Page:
September 7, 2016
Realtor.com quoted me in Can You Live in a Storage Unit or Van? How Legal These ‘Homes’ Really Are. It opens,
Yes, we know: Finding affordable housing can be tough. Tougher than tough. And that has led people to push the boundaries of what “home” is—living in vans, boxes, and a slew of other stopgap solutions. Call them creative, call them desperate. But can you call them legal?
Well, that all depends on the specifics. Check out this list of alternative living arrangements people have tried to see what leg you can stand on if the cops show up at your door.
Can you live in a storage unit?
At face value, it would seem like this one could work, especially for the types of storage units that are more freestanding as opposed to those housed in multifloor buildings. And, more than a few homeless people have tried it. But, owing to ordinances and a lack of amenities, this one is considered a straight no-go.
“Most of the time, building codes are there for your protection, and storage units aren’t built for human habitation: There won’t be two means of egress, plumbing, or electricity, and ventilation may be an issue,” says attorney Robert Pellegrini, whose law firm, PK Boston, assists its clients with residential zoning and permitting. There’s also no kitchen, bathroom, or windows.
Bottom line: It’s illegal and possibly dangerous.
Can you live in a van?
A house on wheels? Yes, living in your car or van has become a bit of a thing in pricey-but-young areas like Silicon Valley. But doing so requires some fancy maneuvering.
“There are certainly modifications that you’d want to make to a typical van. But if you don’t run up against vagrancy regulations, there are plenty of Wal-Mart parking lots around for you to call home,” says Pellegrini. “I’d suggest a safe deposit box and better-than-average auto security, but this is definitely doable—just ask all the baby boomers driving around the country in their RVs.”
The trick is to find venues that don’t consider van living illegal.
“Many jurisdictions do not allow people to sleep in public, and this has sometimes been interpreted to include sleeping in a vehicle,” says David Reiss, academic program director for Brooklyn Law School’s Center for Urban Business Entrepreneurship.
For example, in Beaverton, OR, you can’t park a vehicular residence in a commercial lot overnight, but in Boise, ID, you can as long as you have permission from the owner.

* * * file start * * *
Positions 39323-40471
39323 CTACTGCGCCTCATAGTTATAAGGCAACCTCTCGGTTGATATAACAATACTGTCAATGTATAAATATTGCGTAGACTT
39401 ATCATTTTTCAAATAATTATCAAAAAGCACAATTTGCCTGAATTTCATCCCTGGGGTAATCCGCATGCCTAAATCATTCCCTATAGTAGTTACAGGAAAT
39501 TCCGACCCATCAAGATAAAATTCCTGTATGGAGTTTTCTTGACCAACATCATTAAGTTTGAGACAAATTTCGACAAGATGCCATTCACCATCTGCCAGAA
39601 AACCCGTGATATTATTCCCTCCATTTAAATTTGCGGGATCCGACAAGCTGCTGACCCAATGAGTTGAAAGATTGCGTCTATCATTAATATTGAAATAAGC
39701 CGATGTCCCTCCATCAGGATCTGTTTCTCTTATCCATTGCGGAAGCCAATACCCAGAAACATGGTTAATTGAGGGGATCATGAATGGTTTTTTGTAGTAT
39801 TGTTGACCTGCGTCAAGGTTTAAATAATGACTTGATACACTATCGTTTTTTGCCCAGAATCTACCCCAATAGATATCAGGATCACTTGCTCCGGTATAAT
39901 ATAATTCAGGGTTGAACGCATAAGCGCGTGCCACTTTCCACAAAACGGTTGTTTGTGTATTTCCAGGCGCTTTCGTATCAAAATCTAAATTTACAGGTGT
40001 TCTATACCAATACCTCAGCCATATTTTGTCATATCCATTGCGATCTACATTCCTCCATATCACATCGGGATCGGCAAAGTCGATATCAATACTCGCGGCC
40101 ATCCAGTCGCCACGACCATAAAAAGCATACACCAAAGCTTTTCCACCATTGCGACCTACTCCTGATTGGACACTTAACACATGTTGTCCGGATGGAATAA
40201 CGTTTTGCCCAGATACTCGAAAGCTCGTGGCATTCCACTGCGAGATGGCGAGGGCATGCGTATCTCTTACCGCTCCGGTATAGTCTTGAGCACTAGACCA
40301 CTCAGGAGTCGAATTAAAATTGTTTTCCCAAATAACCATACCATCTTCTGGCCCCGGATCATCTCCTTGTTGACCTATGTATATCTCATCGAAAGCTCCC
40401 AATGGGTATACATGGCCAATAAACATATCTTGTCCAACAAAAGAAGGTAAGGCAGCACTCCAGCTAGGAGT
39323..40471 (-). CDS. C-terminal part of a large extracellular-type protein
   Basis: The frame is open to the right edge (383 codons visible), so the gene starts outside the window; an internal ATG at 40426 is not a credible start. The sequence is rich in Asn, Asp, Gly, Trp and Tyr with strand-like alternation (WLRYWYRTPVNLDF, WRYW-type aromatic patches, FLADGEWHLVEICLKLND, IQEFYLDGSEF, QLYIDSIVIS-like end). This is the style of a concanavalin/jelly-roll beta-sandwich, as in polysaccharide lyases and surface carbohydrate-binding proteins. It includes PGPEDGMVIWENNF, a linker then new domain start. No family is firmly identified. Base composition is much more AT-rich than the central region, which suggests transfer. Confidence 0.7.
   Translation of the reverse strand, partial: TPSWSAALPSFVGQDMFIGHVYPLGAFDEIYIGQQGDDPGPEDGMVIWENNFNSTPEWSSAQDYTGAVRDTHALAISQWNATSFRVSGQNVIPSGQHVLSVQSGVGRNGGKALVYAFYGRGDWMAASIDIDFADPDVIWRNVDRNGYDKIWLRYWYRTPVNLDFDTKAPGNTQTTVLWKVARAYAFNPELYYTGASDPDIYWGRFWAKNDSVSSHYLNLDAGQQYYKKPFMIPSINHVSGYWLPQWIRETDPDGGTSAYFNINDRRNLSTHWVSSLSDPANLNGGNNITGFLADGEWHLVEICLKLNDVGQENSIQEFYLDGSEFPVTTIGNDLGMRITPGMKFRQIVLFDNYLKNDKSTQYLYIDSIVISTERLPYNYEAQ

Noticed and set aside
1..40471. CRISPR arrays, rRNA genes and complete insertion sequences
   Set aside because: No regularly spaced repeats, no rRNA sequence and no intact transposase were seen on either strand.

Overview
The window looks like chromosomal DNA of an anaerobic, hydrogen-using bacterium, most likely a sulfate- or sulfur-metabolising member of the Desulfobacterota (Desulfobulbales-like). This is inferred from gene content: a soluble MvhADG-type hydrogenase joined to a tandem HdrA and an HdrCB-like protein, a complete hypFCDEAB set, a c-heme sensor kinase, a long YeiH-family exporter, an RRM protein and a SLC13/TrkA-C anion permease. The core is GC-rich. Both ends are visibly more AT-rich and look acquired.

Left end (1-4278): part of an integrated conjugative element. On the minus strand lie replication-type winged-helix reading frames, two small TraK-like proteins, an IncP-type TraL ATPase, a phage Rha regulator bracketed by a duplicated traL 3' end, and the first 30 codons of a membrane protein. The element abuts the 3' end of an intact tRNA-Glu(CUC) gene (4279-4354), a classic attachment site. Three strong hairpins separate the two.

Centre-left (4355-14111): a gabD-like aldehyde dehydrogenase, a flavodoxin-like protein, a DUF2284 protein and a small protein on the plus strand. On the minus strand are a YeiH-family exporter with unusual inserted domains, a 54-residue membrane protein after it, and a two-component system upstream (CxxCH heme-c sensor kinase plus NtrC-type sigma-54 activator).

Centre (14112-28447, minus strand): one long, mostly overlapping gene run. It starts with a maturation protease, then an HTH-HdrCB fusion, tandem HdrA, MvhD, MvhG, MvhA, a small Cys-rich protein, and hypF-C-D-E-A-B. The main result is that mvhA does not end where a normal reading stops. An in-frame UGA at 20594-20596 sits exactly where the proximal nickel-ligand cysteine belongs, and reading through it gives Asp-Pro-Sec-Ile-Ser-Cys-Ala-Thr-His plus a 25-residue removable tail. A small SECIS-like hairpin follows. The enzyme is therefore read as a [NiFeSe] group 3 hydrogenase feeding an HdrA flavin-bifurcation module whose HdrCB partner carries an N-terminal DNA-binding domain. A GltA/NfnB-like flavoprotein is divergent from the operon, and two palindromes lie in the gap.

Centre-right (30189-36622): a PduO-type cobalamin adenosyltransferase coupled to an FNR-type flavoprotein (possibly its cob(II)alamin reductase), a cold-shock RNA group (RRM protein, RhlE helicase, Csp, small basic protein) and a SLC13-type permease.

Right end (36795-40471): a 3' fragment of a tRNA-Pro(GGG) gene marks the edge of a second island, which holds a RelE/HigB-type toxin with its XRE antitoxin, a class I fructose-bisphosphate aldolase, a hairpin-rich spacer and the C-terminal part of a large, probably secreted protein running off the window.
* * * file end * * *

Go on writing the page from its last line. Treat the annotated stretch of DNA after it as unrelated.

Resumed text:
To check the status of where you are, do an internet search for “public sleeping + [your current location]” and see what comes up, or look at this report from the National Law Center on Homelessness and Poverty (there is a list of places where it’s OK to sleep in public starting on Page 165).
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Can you live in a box?
Could you build a wooden box in the living room of a friend’s apartment—like in the recent case of an illustrator in San Francisco, CA, who did just that? It became a national story when the city’s chief housing inspector got wind of the box abode and put up a fuss.
“In the San Francisco case, it doesn’t seem that this artist’s box violated local laws,” says Reiss. “Safety investigators are going to be less interested in how people choose to live within their own legal apartments than in how landlords might choose to split up an apartment to jam more and more people in it.”
In other words, if you put one more roommate in your apartment in a wooden box, OK. But if you were to put 10 of those boxes in an apartment and try to rent them out? Well, safety investigators might balk.
Still, it’s not completely unlikely someone might try that.
“Now, more than ever, people are looking for ways to offset the skyrocketing costs of living,” says Pellegrini. “I predict that people’s resourcefulness and practicality will stretch the definition of ‘home’ in order to make ends meet.”| Permalink